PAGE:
Unsafe water creates other economic issues as well. When children get sick, they miss school and their parents have to stay home from work. In communities where most people are subsistence farmers, time away from work can also translate to food scarcity.
The factors of environmental dangers, increased disease, time away from school and work, and food scarcity put these vulnerable communities at even more risk. One solution can minimize all of them: clean water in their home.
In Berlina’s community of Rio Lindo, Project Schoolhouse collaborated with residents to build a spring-fed gravity-flow water system. The families trenched all 7 kilometers (about 4 miles) by hand and laid the distribution pipes themselves. The community’s involvement translates to a sense of ownership. The skills and knowledge that they gained during the project means that they won’t have to rely on outside organizations or the local government to maintain the water system. They can rely on themselves, which is a point of pride.
These days, instead of spending hours walking along a risky path to find a basic necessity, Berlina and her neighbors can access clean water by simply turning a spigot. Each family that chooses to participate in the project gets a water tap installed at their home. Having easy access to clean water has made a world of difference. They don’t get sick as often, and the children’s education doesn’t get interrupted as much. Berlina and her community feel much more hopeful for the future.
Written by Heather Heiss
We Need Your Help
With tremendous gratitude for her many years of generosity and service, we want to thank Cheryl Barker for her service on the Board of Directors for Project Schoolhouse since its inception in 2004. She has been a dedicated supporter of the organization throughout her tenure and we appreciate her dedication by naming her as our first Board Member Emeritus.
Many residents of Sheridan, Wyoming will have enjoyed the fruits of her labor at the almost annual Sod Farm Festival held in her driveway from 2011 till 2018. With up to 500 attendees per year, the event was a significant fundraiser for Project Schoolhouse and couldn’t have been possible without her support. She’s operated Green Carpet Sod in Sheridan Wyoming for over 45 years and it was a perfect place to host that event.
In 2008 she traveled to Nicaragua to attend the inauguration of our very first school project. The community we stayed in was so taken by her that they named the elementary school in El Aulo, Nicaragua after her. Finally, in 2020, we succeeded in completing a community water system in that community after all those years.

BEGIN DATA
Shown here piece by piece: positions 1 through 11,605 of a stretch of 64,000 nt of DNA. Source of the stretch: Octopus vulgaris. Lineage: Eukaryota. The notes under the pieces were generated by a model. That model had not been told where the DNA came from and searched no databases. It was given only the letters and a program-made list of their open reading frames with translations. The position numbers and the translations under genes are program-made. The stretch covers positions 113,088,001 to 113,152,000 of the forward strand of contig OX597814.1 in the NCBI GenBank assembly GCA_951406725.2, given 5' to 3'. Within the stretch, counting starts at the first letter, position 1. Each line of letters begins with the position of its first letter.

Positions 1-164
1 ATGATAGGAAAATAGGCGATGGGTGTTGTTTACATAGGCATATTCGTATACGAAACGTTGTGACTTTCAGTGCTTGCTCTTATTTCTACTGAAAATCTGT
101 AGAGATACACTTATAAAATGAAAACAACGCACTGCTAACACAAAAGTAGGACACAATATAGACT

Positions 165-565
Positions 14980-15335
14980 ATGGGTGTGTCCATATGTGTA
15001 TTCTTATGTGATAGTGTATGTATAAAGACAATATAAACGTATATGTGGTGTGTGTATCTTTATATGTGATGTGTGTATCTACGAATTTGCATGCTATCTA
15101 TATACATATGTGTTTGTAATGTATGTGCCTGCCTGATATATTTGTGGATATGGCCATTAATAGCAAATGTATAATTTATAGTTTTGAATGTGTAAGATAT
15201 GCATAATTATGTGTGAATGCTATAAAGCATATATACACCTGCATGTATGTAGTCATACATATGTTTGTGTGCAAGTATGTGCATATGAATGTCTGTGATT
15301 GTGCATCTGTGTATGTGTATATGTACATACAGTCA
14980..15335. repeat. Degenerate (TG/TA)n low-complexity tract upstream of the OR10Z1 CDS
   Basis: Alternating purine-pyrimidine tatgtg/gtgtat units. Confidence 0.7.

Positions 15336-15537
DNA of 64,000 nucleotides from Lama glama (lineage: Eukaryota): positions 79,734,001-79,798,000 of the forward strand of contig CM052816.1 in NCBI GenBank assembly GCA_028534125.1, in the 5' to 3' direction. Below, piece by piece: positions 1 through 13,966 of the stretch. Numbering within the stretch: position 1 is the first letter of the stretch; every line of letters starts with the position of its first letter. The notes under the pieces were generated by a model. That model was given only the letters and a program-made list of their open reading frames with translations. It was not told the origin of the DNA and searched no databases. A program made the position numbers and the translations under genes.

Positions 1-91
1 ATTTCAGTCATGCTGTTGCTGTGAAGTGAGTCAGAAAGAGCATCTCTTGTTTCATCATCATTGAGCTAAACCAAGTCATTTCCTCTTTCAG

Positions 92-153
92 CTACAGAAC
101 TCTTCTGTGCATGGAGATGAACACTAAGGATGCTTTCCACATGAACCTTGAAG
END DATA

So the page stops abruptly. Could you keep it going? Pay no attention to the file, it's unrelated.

We want to wish her the very best in all her future endeavors and thank her for supporting this one for so long.
Thank you Cheryl!
Jasmina’s belief in the power of education gives her the perseverance to continue her studies despite enormous challenges.
The scholarship she receives has propelled her on a journey towards becoming a teacher and making a lasting impact on future generations of students in her community.
Imagine that you are in a crowded school room and are trying to concentrate on an important lesson, but heavy rains transform the simple dirt floor of the schoolhouse to mud. Then the leaks from the roof splash across your textbooks. Other times, you don’t even go to school because drinking the water from the local stream causes you to suffer from stomach cramps and diarrhea. Your family doesn’t have a toilet, so you have to walk far away from the house to relieve yourself. The only water that is available to clean up with is the same unclean water that made you sick. This is the reality for many families in rural Nicaraguan communities, such as Kiwaska.
Meet Jasmina. Project Schoolhouse first collaborated with her community in 2007 to build an elementary school.
Then an enthusiastic 9-year-old, Jasmina’s curiosity was ignited through the experience of going to school. She advocated for herself in order to attend high school and became one of the few people in her community to graduate from high school.
It wasn’t an easy path. Even with Project Schoolhouse providing financial support, she often had to remind her family of how important education was to her future. In these rural communities, high school is on Saturdays only and students take their homework for the rest of the week. The nearest high school was in a distant town. To get there, she would ride her family’s horse 2 hours and then cross the river Tuma. When she decided to pursue college, she continued to take that trip…and then hopped on a bus for 2 more hours. The time commitment kept increasing, and yet so did Jasmina’s perseverance.